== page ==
Macrophytes or Submerged Aquatic Vegetation (SAV) are often part of many aquatic systems. Carried by wind or waterfowl or (un)intentionally introduced by humans, SAV can quickly establish. Understanding the role that these plants play in the ecology of a system is an important step to developing methods to control their unwanted spread. Here, an overview is provided of the current SAV status of Deep Creek Lake, Maryland as well as an evaluation (literature review) of the potential effects of various control strategies (e.g., winter drawdowns) within the ecosystem, both biotic and abiotic.
Lakes and reservoirs are frequently developed into recreational havens for boaters and fisherman alike. In addition, many serve concurrently in more industrial or ecological roles as hydroelectric power sources or as flood control/management devices. Conditions among many of these lentic systems often lend themselves to invasions of aquatic nuisance species like Zebra Mussels (Dreissena polymorpha) and Hydrilla (Hydrilla verticillata). Recreational boaters for example can easily introduce and spread such invaders unintentionally with movement of their vessels from waterbody to waterbody. In some instances, systems become overrun by these nuisance species which necessitates drastic measures be employed. Macrophytes or submerged aquatic vegetation (SAV), if left unchecked, can create severe problems, turning once productive systems into eutrophic nightmares.
Submerged aquatic vegetation is defined as plants that are usually rooted in the bottom soil with the vegetative parts predominantly submerged. While rooted vegetation can provide shelter, habitat, and food for many organisms as well as oxygen through the process of photosynthesis, some plants pose threats to aquatic systems choking out native species. This review serves as an assessment of the effects of winter drawdowns, both positive and negative across various taxa. Other control methods are
discussed, but the focus will be water withdrawal (mechanical control). It is intended to provide guidance for the Deep Creek Watershed Foundation as they tackle increases in SAV around the Lake.
Current Status of SAV in Deep Creek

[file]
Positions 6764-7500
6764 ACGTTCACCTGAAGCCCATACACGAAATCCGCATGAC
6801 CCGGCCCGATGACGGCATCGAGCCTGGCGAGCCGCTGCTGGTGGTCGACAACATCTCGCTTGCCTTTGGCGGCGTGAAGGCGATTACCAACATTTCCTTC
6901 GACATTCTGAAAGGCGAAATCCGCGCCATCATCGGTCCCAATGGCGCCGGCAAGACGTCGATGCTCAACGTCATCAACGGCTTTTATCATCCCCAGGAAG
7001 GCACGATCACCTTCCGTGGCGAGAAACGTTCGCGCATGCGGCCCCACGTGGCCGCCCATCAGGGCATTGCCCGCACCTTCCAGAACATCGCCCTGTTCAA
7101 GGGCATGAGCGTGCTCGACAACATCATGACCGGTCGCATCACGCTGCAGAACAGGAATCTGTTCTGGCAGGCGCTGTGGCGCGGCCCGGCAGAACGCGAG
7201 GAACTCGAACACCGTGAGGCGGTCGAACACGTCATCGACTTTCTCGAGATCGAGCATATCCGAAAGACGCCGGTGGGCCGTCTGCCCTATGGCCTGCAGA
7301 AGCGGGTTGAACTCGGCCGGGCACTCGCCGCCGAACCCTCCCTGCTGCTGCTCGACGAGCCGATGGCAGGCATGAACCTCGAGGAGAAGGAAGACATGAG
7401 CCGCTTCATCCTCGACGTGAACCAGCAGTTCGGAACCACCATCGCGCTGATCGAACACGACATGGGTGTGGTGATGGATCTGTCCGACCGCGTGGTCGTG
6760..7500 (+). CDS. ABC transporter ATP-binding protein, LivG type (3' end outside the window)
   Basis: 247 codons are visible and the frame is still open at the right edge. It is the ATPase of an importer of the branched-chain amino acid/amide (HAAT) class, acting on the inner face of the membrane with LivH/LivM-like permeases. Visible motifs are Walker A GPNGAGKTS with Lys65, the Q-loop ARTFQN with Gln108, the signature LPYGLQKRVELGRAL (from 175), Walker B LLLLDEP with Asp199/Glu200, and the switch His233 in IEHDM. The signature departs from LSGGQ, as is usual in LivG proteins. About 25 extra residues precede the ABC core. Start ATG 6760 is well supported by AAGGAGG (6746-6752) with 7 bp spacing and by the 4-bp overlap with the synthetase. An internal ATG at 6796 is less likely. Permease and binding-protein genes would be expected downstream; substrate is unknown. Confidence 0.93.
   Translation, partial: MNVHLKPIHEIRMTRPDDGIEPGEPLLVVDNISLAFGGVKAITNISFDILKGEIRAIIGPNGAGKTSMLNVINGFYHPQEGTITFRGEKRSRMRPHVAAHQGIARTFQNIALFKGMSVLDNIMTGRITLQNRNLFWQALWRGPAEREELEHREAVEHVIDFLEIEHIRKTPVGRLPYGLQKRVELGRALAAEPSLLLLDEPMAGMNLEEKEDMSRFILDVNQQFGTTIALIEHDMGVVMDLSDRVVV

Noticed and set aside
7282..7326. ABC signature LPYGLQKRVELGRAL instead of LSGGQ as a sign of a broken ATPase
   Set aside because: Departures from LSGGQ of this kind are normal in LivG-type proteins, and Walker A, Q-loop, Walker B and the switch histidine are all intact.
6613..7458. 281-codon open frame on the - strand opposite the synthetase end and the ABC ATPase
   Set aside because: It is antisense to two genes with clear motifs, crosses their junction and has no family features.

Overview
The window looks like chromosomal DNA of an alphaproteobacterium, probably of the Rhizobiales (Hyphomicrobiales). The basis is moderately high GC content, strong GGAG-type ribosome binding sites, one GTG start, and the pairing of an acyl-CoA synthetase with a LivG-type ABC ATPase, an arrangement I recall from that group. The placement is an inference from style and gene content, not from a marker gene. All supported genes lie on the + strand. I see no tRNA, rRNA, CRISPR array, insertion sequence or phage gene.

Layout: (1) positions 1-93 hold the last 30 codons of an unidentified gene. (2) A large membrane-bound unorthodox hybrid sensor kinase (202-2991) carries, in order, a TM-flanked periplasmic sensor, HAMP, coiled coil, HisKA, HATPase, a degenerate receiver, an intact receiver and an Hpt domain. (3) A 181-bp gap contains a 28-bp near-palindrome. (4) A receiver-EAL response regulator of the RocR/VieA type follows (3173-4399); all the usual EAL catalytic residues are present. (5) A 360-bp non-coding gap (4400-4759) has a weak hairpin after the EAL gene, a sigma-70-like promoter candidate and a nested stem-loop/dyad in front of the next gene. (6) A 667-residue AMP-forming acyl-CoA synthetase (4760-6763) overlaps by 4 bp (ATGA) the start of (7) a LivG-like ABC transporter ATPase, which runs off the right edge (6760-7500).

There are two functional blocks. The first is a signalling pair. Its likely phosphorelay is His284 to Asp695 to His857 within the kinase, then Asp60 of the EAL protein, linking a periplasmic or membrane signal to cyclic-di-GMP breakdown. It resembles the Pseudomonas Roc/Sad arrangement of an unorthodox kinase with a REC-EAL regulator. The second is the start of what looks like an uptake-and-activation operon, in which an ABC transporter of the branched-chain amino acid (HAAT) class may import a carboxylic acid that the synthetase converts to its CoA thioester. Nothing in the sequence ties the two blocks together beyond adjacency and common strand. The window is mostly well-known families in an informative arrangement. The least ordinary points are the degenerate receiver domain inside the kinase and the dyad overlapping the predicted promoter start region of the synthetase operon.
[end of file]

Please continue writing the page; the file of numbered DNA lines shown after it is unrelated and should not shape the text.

Vegetation surveys were performed by MD Department of Natural Resources (DNR) between 2018 and 2020 to track SAV movement and expansion in Deep Creek Lake (Table 1). Three species appear to dominate: a species complex of Water Milfoil (Myriophyllum spp.), Broad-leafed Pondweed (Potamogeton amplifoilus), and Wild Celery or Tape Grass (Vallisneria americana). For the purposes of discussion, these three macrophytes will be the focus to assess the varying ecological effects of SAV.
Table 1 – Summary of vegetation present in Deep Creek*. Data collected by and obtained from the MD Department of Natural Resources. I = introduced and N = native.
A. Water Milfoil Complex and Eurasian Watermilfoil
There are native species of milfoil that may benefit fish by providing cover and by serving as a source of food for various wildlife species; however, its prolific growth often limits these values. In fact, excessive growth can reduce oxygen supplies that result in fish kills. Perhaps the most concerning species of milfoil is the Eurasian Watermilfoil (Myriophyllum spicatum, EWM), a native to Europe, Asia and North Africa (Nichols and Shaw 1986; Eiswerth et al. 2000; Fig. 1), and one that, while identified by the MD DNR, is likely a component of the mifloil complex (Table 1).
Figure 1 – Image showing native Low Watermilfoil (left) and introduced Eurasian Watermilfoil (right). While the exact dates of its introduction in the United States are unknown, it likely occurred
sometime after the 1880s. It is often confused with the native Northern Milfoil (Myriophyllum exalbescens) and although its density in Deep Creek Lake appears low for now, it has the ability to rapidly spread.
Ecologically, EWM presents some issues due to its prolific reproduction (it can reproduce both sexually and asexually) and ability to crowd out native species (Smith and Barko 1990). In addition, EWM spreads when brittle plant pieces break off, float on the water currents, and re-root elsewhere (Aiken et al. 1979; Madsen et al. 1988). It may also hitchhike on boats and fishing gear, increasing its
movement within a lake or between neighboring bodies of water (Johnstone et al. 1985). It is typically most abundant in water between 1 and 4 m deep (Nichols and Shaw 1986) but can be found at depths of up to 7 m (Reznicek et al. 2011) or as deep as 10 m (Aiken et al. 1979). When it reaches the water’s surface it can form a dense canopy mat (Aiken et al. 1979).